Good point about the fuses, but I think the benefits of tools like these outweigh the occasional glitch. Too many people never look in the first place.

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  • juxtajuxta Posts: 44
    edited February 2011
    Manufacturers should be mandated to provide communication between vehicles up to several hundred feet.

    The first thing should be a receiver in cars to detect a warning signal from emergency vehicles. The warning signal would cause the radio to be turned down and perhaps cause a verbal notification. My GPS already does this for navigation directions. (Imagine, "Warning - emergency vehicle approaching" being spoken in that nice female computer voice.)

    This is fairly simple off-the-shelf technology but would help make collisions with police cruisers, fire trucks and ambulances a thing of the past.

    Our cell phones, tablets, laptops and other mobile devices communicate so easily. There's really no good reason why higher end vehicles don't have Wi-Fi and/or built in cell phones for safety purposes. Wi-Fi is becoming more popular in vehicles (i.e. Vi-Fi) so this may be just a matter of time but legislation would help move things along faster.
  • crkyolfrtcrkyolfrt Posts: 2,345
    I know why you are suggesting that, and it isn't necessarily a bad idea. However, we already have a LOT of wireless RF out there now, and there is a limited spectrum of frequencies available for use. There is already some speculation that RF interference and incompatibility could be behind issues like SUA etc.

    And of course, in my mind, I think it would contribute to less driver proactive involvement behind the wheel and settle into potentially dangerous complacency, relying on the technology to always cover their butt.

    One area it could not be faulted (setting potential RF interference on the shelf for now) would be for drivers falling asleep or driving too fast in fog...but again, both are driver error. We would have to weigh those instances saved, vs the other potential instances gained due to the complacency I mentioned above.
  • juxtajuxta Posts: 44
    Agreed, nothing is going to replace driver attentiveness just yet. Who knows if warnings like BLIS, lane depature, etc. really reduce accidents...I'm just assuming they do in making the suggestion.

    Really my idea is just a bridge to vehicles driving themselves which would require some intercommunication. I'd guess the wireless devices would use the unlicensed 2.4ghz Wi-Fi / Bluetooth bands and the cellular bands already available. This communication would be just quick signal commands between vehicles, nothing too data intensive so it shouldn't be too burdensome.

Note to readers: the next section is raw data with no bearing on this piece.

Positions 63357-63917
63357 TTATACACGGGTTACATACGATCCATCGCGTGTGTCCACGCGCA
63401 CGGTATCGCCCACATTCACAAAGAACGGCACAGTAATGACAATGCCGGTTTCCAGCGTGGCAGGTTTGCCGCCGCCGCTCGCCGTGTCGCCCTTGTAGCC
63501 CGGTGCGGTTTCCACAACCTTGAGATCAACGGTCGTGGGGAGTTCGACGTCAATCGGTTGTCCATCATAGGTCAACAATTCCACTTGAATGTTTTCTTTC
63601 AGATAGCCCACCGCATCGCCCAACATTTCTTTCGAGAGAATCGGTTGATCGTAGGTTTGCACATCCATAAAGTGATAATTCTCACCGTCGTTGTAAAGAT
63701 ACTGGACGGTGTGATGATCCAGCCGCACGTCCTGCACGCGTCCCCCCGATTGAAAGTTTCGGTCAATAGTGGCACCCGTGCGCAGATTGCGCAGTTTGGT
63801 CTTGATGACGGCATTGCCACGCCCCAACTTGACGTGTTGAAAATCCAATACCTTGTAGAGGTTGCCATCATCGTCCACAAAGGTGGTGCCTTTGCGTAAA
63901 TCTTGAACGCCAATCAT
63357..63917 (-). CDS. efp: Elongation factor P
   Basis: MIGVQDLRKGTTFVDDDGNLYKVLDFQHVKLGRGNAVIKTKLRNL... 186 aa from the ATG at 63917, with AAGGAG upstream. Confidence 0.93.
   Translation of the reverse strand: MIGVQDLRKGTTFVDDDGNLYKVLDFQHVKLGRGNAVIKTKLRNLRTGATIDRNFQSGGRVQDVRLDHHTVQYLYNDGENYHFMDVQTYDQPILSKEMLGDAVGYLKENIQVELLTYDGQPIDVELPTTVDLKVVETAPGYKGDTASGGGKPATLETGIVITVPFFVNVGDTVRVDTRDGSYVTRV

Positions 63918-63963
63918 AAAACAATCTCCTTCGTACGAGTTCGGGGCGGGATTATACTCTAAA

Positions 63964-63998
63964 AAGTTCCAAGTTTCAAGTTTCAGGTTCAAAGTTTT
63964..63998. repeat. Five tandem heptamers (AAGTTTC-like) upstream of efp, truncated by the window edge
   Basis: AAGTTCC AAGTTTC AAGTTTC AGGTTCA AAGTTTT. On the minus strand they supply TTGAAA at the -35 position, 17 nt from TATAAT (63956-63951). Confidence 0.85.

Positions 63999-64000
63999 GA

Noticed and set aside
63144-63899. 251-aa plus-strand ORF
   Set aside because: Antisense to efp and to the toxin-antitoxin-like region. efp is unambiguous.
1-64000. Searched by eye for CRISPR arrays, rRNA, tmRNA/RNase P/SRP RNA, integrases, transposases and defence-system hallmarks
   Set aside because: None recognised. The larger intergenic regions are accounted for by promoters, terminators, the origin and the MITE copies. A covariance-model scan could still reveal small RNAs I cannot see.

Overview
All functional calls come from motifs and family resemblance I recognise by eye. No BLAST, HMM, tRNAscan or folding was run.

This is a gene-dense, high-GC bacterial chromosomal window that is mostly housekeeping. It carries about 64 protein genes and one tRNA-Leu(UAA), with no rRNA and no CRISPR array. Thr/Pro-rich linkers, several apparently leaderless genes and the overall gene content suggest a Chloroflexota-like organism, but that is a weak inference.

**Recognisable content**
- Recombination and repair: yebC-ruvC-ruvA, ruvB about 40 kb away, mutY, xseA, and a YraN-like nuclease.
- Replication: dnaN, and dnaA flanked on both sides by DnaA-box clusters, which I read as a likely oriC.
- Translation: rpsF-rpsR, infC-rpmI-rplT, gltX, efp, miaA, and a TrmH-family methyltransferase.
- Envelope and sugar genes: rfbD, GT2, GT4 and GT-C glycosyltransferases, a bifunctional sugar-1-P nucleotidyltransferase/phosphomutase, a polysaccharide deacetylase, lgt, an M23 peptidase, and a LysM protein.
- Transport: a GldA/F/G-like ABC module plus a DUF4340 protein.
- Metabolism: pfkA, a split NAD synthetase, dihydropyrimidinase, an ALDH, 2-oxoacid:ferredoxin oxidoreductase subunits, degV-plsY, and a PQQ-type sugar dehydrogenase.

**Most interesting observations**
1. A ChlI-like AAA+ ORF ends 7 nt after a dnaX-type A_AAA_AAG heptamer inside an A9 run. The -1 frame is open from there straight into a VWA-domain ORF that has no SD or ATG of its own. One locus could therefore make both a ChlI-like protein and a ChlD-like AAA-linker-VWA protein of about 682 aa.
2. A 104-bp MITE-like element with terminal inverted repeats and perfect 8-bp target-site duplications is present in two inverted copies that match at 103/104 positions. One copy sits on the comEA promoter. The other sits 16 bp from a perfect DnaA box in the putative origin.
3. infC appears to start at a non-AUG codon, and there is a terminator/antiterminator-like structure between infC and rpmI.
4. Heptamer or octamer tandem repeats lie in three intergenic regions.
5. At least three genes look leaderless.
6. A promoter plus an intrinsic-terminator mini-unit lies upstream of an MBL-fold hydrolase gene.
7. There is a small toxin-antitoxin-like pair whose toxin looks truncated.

IEEE and ITU should come up with some vehicle protocols for auto manufacturers to get things started.
  • 0patience0patience Posts: 1,542
    Mercedes already has accident avoidance technology.
    It doesn't communicate with other vehicles, it determines where the vehicle is in relation to its surroundings.
    If you get too close to the vehicle in front of you, it starts to apply the brakes.
    There is a huge push in the European market for this type of technology to be implemented.
  • I have tribeca subaru, and encounted a problem a couple of times: I was backing up slowly, and all of a sudden the car speeded and hurt a parked car. Please prompt me if anyone had a similar problem and what might have caused it. Thanks in advance.
  • steverstever YooperlandPosts: 40,189

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  • No matter the driver's skill level or driving conditions, a car that reacts quickly and predictably to driver inputs will be safer that one that doesn't. If a child darts out in front of you, do you think you'd have a better chance of avoiding the child in a Miata or a 15-passenger van? I realize that many people need larger vehicles, and I'm not trying to start some kind of anti-SUV campaign here, but I maintain that the best kind of accident is one you avoid. This means cars with low centers of gravity, as little weight as possible, and responsive handling.

    Another thought I had is this: Those of you who are European or have lived in Europe will know how rigorous their inspection process is for existing vehicles. Here in Texas, at least, my annual inspection consists pretty much exclusively of sticking a sniffer in the tailpipe to make sure my emissions levels are low and checking that all the lights on the car come on. The condition of my tires, suspension, glass, brakes, etc., don't seem to matter much. Taking poorly-maintained cars off the road would, I think, make us all safer.
  • fintailfintail Posts: 33,591
    Actual vehicle condition standards coupled with better licensing requirements would do so much to take care of so many issues on the road.

    Around here, you don't even need an inspection - bi-yearly emissions check, and that's it. Not even a light check.
  • steverstever YooperlandPosts: 40,189

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  • hpmctorquehpmctorque Posts: 4,193
    edited March 2011
    That's the most frightening crash photos I've seen in a long time!
  • roadburnerroadburner Posts: 6,381
    edited March 2011
    Welcome to Last Week IIHS safety dweebs; you could have saved yourselves time and money by simply watching the car chase from The Seven Ups...

    2009 328i / 2004 X3 2.5/ 1995 318ti Club Sport/ 1975 2002A/ 2007 Mazdaspeed 3/ 1999 Wrangler/ 1996 Speed Triple Challenge Cup Replica